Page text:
TERF wars 

In some progressive circles, however, the idea that one’s gender identity can be neatly separated from one’s physical being, or that one’s physical being is itself ‘gendered’ in a way that makes any talk of its reality necessarily ideological, is proving deeply controversial. For an older generation of feminists, in particular, the prominence of transgender issues can often seem like a challenge to, and even a rejection of, some very different shibboleths to the ones on offer from GLAAD and its analogues. Often characterised (not always unfairly) as ‘trans-exclusionary radical feminists’ (TERFs), these activists and commentators may make the point that some of the men who identify as women (and vice versa) are apt to reproduce the stereotypes that underpin patriarchal attitudes. More basically, their objections stem from a feeling that transgender politics downplay or deny the centrality of the body to female lived experience. It was this issue that got J. K. Rowling into hot water when she objected to the phrase ‘people who menstruate’ in an article on menstrual health in the global South. Or here is the journalist Suzanne Moore, in the article that got her sacked from the Guardian:

The radical insight of feminism is that gender is a social construct—that girls and women are not fated to be feminine, that boys and men don’t have to be masculine. But we have gone through the looking-glass and are being told that sex is a construct… Female oppression is innately connected to our ability to reproduce. Women have made progress by talking about biology, menstruation, childbirth and menopause. We won’t now have our bodies or voices written out of the script. 

In an article in The Sociological Review, a number of British academics characterised these comments, and others like them, as inseparable from a reactionary campaign against transgender and non-binary rights, and it is true that the doctrine of ‘my enemy’s enemy’ will mean that any criticism of queer/radical gender theory will be taken up and weaponised by those whose opposition to ‘transgenderism’ is fuelled by simple prejudice. But to assume that criticisms such as Moore’s are therefore channelling such prejudice is obviously a non sequitur that serves to stifle genuine debate, precisely in the way that the Right often claims. Moreover, it stifles debate about precisely the thing we need to be debating as we move deeper into the techno-scientific era—namely, the ontological status of the human being/animal in a society that invites us to regard ourselves as in some sense above, or remote from, nature. Reading the criticisms of Moore and Rowling, and many other commentators besides, one has the sense that biological sex (or, more usually, ‘biological sex’) is regarded as, at best, a red herring, and, at worst, a Trojan horse from which, when night falls, the forces of reaction will emerge and set about their bloody business. But of course for certain traditions within feminism, and also for the wider material Left into which those feminist traditions were marbled, the issue of whether there is a physical ‘nature’ that is prior to and influential on cultural meanings or ‘scripts’ is one of foundational importance.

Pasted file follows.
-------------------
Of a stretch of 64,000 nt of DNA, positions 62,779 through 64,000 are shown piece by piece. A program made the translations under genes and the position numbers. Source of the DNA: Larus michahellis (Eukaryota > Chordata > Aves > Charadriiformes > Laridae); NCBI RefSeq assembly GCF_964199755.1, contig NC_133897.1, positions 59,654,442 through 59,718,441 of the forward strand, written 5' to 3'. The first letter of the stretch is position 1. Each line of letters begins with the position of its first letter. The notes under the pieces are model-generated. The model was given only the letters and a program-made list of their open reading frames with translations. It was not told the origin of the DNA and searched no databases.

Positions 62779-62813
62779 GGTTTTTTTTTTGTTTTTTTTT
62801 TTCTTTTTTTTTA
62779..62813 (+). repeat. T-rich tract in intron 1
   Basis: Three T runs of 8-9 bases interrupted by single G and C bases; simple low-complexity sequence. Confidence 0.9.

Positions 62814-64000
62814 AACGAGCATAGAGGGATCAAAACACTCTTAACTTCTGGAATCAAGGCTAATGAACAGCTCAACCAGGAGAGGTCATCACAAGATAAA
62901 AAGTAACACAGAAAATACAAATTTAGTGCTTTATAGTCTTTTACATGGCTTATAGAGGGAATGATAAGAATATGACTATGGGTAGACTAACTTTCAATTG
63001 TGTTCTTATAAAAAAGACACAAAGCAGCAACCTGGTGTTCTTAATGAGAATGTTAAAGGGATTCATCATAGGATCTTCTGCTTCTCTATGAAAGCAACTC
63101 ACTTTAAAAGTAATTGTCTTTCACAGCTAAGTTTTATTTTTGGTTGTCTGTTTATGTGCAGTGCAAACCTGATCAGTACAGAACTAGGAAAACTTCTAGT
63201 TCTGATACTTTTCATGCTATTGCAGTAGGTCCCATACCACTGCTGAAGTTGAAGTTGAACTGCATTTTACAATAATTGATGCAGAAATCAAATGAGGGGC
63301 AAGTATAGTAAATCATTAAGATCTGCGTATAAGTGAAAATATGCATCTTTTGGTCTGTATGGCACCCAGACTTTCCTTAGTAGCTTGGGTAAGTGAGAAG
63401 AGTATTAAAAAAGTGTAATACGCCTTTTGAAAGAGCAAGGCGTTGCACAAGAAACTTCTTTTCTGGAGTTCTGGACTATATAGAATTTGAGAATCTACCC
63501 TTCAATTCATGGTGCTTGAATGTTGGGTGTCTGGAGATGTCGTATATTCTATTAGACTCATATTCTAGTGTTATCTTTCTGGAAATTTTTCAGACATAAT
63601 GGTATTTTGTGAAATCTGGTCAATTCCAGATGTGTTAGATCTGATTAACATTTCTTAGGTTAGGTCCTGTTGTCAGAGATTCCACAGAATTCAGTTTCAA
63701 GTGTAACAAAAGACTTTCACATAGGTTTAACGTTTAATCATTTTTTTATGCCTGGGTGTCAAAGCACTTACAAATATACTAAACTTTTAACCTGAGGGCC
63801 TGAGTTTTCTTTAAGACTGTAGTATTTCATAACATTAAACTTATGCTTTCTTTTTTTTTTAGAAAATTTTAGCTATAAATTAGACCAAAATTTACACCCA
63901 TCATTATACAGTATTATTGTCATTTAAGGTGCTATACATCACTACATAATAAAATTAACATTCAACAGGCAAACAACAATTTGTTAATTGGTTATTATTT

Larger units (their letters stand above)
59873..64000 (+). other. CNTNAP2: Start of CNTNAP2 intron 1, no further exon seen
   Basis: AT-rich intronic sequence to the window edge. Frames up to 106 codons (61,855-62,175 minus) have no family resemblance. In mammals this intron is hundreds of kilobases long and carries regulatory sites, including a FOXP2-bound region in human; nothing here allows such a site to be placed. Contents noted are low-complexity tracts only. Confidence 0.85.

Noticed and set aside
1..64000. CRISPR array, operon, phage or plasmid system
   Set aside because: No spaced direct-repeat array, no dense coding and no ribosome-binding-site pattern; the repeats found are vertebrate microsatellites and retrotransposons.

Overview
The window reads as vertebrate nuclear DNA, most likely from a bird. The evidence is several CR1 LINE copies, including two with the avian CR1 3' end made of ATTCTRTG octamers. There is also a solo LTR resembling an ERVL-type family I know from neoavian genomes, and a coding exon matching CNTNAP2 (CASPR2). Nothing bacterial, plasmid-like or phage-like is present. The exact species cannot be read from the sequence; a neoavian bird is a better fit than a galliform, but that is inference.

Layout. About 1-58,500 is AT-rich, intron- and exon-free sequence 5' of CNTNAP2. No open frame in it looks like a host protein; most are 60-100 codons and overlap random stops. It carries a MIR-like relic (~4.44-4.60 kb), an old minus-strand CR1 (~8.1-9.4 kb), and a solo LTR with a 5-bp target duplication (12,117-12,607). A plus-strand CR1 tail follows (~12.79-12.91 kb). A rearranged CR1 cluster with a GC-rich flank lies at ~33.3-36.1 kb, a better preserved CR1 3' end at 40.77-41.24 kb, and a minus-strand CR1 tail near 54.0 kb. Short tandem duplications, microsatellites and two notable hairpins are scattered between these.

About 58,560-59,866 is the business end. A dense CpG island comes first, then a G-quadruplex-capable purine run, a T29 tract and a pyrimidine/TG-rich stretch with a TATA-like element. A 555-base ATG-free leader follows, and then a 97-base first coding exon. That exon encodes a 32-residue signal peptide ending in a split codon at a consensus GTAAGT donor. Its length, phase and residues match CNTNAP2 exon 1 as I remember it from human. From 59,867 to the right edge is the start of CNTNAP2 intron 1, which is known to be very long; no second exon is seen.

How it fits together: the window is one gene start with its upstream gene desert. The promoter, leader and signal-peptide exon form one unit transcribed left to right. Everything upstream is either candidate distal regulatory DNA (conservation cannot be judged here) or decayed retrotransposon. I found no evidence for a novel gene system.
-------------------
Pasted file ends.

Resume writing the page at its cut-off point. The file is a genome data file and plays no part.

As Arena’s Simon Cooper has noted, in a piece on the fallout from Germaine Greer’s comments on the status of transgender women, ‘it’s one thing to distinguish between sex and gender; it’s quite another thing to say embodiment and biology float free of history and culture, subject to the needs of identity’. Greer has suggested, with characteristic indelicacy, that she doesn’t ‘believe a woman is a man without a cock’ and that ‘If you didn’t find your pants full of blood when you were 13, there’s something important about being a woman you don’t know’—comments that have earned her a severe dressing-down in some sections of the mainstream press. Nevertheless, and as Cooper suggests, we should look past Greer’s off-colour flourishes to her invocation of those ‘markers of embodiment’ that are, for her, inseparable from the experience of being a woman. As he puts it:

Greer’s listing of some of the features and biological processes of the female body—ovaries and uterus, menstruation and menopause—is not simply biological essentialism but indicates how these things are integral to gendered identity. They are physical processes subject to culture and to forms of social integration and understanding, and they are experienced over time. Their meanings can/should be challenged as part of a political project, but they cannot be dismissed by an act of will.